In Skills

North East LEP launches Career Benchmarks Pilot

Schools and colleges within the North East Local Enterprise Partnership (North East LEP) area have been selected to pilot a new national careers guidance framework, designed to encourage the next generation of young people to make fully informed decisions and to begin to equip them with the skills employers need.

The Career Benchmarks Pilot was launched at the North East LEP’s offices in Newcastle by Professor Sir John Holman, who developed the eight benchmarks, and former North East LEP chief executive Bob Paton. Schools NorthEast, who played a key role in supporting the LEP to set up the pilot, were also in attendance.

Headteachers and lead representatives from the 13 schools and three colleges, who will be actively testing the implementation of the benchmarks, also attended the event.

The North East LEP was selected to run the four-year pilot programme by Lord Sainsbury’s Gatsby Foundation, which is funding the scheme and who supported Sir John in his research and development of the eight benchmarks. The pilot will involve two years of intensive careers activity with schools, colleges and local businesses as well as four years of data collection, gathered and analysed by an independent evaluator, who will report on the impact of the national pilot in terms of student outcomes and progression into higher education, apprenticeships or employment.

The national pilot will rigorously test the eight benchmarks, identify any barriers and look at how they can be overcome, as well as generate case studies from the North East to create a new model for supporting schools and colleges than can be rolled out to other LEP areas nationally. The pilot will focus on linking curriculum learning to careers, improving destinations and developing mutually beneficial and sustainable partnerships with employers.

Sir John, Professor of Chemistry at York University, said: “The North East has a very cohesive schooling community, with excellent networks, and is therefore an excellent region in which to run the pilot.

“Careers guidance has a very important part to play in social mobility, which is why I am so interested in it. If young people are not able to access high quality careers guidance in schools then where else are they going to get it?”

Sir John and his team identified the key elements of ‘good career guidance’ after visiting the Netherlands, Germany, Hong Kong, Finland, Canada and Ireland, all of which have strong international reputations for careers guidance and educational results. They spoke to teachers, pupils and ministry officials in the six countries, and then compared their experiences with a range of schools in England.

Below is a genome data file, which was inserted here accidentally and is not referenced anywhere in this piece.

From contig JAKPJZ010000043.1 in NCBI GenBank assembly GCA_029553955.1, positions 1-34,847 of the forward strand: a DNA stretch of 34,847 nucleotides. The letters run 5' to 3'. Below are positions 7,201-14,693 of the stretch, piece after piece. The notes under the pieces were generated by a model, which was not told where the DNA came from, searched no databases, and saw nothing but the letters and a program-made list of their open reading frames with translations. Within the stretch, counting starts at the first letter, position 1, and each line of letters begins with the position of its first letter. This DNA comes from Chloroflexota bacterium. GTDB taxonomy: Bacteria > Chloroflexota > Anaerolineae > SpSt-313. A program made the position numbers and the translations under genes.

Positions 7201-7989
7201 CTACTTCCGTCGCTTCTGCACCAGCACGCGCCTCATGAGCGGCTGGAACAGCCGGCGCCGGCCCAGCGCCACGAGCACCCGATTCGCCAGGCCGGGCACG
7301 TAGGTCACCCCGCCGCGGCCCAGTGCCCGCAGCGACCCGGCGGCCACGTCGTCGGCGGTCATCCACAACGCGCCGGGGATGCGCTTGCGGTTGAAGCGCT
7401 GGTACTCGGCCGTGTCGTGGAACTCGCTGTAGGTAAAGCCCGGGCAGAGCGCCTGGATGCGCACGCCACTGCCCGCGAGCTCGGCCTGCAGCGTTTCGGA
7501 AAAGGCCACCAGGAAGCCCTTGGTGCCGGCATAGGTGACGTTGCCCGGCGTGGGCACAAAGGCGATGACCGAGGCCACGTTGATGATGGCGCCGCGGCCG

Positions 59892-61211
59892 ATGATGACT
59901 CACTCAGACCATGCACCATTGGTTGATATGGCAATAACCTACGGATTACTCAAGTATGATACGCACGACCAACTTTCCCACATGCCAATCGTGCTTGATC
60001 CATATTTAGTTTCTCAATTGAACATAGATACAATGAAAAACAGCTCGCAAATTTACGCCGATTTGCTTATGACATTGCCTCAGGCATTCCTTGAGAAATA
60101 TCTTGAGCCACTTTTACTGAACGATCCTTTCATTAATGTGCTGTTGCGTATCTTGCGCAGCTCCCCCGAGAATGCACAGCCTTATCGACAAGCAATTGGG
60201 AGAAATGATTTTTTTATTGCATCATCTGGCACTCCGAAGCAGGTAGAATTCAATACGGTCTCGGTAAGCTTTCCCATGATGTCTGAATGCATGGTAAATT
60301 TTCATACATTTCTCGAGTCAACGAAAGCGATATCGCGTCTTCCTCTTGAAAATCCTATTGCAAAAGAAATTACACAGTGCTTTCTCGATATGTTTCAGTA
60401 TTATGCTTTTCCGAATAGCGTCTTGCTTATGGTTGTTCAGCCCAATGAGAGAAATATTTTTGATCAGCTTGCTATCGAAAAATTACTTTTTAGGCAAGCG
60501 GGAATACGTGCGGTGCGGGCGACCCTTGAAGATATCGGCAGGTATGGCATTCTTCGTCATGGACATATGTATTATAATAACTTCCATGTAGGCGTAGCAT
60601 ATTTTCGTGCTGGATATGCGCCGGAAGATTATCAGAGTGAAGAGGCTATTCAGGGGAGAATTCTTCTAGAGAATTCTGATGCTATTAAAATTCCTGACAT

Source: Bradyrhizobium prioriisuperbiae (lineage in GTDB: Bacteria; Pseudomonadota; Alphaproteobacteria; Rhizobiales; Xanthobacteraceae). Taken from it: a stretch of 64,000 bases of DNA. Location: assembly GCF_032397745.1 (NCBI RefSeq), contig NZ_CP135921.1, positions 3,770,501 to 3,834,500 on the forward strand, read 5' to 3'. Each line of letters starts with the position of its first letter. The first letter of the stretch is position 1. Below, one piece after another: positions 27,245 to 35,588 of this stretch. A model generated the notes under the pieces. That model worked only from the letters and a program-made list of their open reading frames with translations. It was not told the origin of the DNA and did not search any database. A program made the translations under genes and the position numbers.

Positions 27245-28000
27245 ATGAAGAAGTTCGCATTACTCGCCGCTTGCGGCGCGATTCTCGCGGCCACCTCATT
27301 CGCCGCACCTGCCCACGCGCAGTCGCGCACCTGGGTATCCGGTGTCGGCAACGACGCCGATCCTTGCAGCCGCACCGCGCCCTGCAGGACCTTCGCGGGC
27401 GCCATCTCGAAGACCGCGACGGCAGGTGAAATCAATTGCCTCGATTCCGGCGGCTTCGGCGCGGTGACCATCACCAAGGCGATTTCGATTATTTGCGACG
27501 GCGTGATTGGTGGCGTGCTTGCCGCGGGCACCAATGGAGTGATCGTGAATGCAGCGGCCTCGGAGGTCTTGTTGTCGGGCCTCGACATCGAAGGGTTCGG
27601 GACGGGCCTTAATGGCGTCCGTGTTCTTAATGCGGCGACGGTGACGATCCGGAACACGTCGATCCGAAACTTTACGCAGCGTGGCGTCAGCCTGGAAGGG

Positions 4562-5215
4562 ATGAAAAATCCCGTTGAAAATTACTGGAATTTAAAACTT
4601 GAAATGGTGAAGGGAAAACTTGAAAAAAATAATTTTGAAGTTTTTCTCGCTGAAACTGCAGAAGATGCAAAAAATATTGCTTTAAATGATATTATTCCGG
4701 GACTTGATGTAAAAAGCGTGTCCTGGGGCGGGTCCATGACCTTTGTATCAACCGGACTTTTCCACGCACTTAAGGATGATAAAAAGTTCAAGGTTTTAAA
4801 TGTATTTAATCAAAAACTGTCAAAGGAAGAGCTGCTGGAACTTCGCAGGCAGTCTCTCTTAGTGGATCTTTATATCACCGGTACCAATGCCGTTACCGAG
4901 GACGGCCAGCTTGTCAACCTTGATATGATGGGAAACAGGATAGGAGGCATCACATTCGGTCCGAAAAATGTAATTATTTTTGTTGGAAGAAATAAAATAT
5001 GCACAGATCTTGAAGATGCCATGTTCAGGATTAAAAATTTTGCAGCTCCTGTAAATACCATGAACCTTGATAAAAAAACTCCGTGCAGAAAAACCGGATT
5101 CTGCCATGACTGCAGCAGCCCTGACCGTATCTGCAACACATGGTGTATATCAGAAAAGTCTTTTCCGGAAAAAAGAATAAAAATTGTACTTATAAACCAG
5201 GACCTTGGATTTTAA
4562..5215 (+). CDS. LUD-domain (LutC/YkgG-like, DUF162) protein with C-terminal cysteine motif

As a result, eight benchmarks for high quality and effective careers guidance were constructed: a stable careers programme; learning from career and labour market information; addressing the needs of each pupil; linking curriculum learning to careers; encounters with employers and employees; experiences of work places; encounters with further and higher education; and personal guidance.

The North East LEP has appointed Ryan Gibson to lead the national pilot. He will work with the 16 pilot schools and colleges between north Northumberland and County Durham to support them to test the benchmarks, put together case studies and act as a link with the North East LEP, the Gatsby Foundation, Employers and a range of other key stakeholders. Ryan outlined,

“This is a fantastic opportunity to transform the quality of careers education, not only in the North East but across the rest of the country. High quality, well planned and focused careers guidance should motivate and inspire students to succeed and enable them to make informed decisions about their future. It should also give employers the confidence to know that the young people they invest in will have not only the qualifications needed to do the job but also the skills, knowledge, behaviours and attitudes required to be successful in the sector – the chance for the North East to shape this locally and nationally is incredibly exciting.”

The pilot schools and colleges are currently auditing themselves against the benchmarks to accurately determine their starting points. Each school and college will then produce an action plan, detailing how they will develop their provision in relation to the benchmarks, over the next two years, to meet the targets of the national pilot.

Vice Chair of the North East LEP Board, Andrew Hodgson, said: “The 16 schools and colleges that have signed up to the Career Benchmarks Pilot are very enthusiastic about the project and what we’re trying to achieve, both for the benefit of their own pupils and the wider North East economy.

“Ultimately, we hope the scheme will play an important role in providing employers with workers boasting the knowledge and abilities they need to close the skills gap, and in creating more and better jobs for the North East.”

The schools and colleges taking part in the pilot are:

  • Shotton Hall Academy, Peterlee
  • Excelsior Academy, Newcastle
  • Park View Academy, Chester le Street
  • Harton Technology College, South Shields
  • Greenfield Community College, Newton Aycliffe
  • Kenton School, Newcastle
  • Berwick Academy, Berwick
  • Castle View Academy, Sunderland
  • The Link School, Sunderland
  • Sunderland College, Sunderland
  • St Joseph’s Catholic Academy, Hebburn
  • King Edward VI School, Morpeth
  • Bishop Auckland College, Bishop Auckland
  • East Durham College, Peterlee
  • Northumberland Church of England Academy, Ashington
  • Churchill Community College, Wallsend
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